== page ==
Governors and mayors have been begging for a slice of the bailout pie, and more and more it looks like their wishes will be answered. On CNBC, Senator Kent Conrad was asked about the difficulty states have been having raising money, what will be done:
CNBC: SENATOR, I HAVE A QUESTION. I MEAN, FROM THE FEDERAL PERSPECTIVE,
THE POSITIVE IS THAT YOU HAVE HISTORICALLY LOW COST DEBT COMING IN. ON
THE OTHER HAND, TO HELP STIMULATE THE ECONOMY. ON THE OTHER HAND, YOU
HAVE A WHOLE SET OF STATE AND MUNICIPAL GOVERNMENTS THAT ARE ALSO
SUFFERING DURING THIS ECONOMIC CRISIS, WHICH ARE UNFORTUNATELY, HAVE NOT
BEEN ABLE TO GET ACCESS TO THE DEBT MARKET. SOME HAVE BEEN ABLE — OR
GET ACCESS AT VERY HIGH COST. WHAT LEGISLATIVE ACTIONS ARE BEING
CONTEMPLATED TO TRY TO ADJUST THE FINANCING PROBLEMS THAT THE STATE AND
LOCAL GOVERNMENTS ARE HAVING TO ACCESS DEBT MARKETS?
CONRAD: THAT IS AN EXCELLENT QUESTION. WHAT WE’RE GOING TO DO IN THIS
PACKAGE IS PROVIDE SUBSTANTIAL RELIEF TO STATE GOVERNMENTS, BECAUSE IT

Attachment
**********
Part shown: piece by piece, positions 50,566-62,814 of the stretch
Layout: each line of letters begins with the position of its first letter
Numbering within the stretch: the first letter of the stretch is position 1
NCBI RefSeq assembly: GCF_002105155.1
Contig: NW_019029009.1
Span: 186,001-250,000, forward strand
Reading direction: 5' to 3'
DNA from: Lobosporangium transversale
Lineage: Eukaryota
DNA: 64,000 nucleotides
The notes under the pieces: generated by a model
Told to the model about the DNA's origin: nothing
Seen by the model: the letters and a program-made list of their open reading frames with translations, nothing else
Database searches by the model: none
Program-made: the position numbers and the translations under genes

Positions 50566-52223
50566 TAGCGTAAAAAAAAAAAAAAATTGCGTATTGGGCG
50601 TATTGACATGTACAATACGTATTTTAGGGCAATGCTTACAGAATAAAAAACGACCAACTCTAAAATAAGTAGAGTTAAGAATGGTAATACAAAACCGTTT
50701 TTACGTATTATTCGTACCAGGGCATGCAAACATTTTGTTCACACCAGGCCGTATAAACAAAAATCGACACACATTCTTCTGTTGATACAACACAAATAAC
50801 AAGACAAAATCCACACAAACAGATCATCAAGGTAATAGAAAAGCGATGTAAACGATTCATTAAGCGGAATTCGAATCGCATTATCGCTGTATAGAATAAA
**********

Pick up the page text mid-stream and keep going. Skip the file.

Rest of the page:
MAKES NO SENSE WHY WE ARE EXPANDING OUR EFFORTS HERE IN ORDER TO LIFT
THE ECONOMY TO INCREASE AGGREGATE DEMAND THAT THEY ARE CUTTING BACK ON
THEIR ROAD PROGRAMS AND THEIR BRIDGE PROGRAMS ON THEIR INFRASTRUCTURE
PROGRAMS, SO THERE WILL BE SUBSTANTIAL ASSISTANCE THAT GOES DIRECTLY TO
His point makes sense. It’s hardly stimulative to spend money on highways and bridges if it just replaces the bridge and road money spent by the states. That being said, states will probably spend this money not on infrastructure but on more basic costs, like healthcare expenditures and salaries for state employees. New York Senator Chuck Schumer has already confirmed that $5 billion in stimulus money for the state will just go to defray Medicaid costs.
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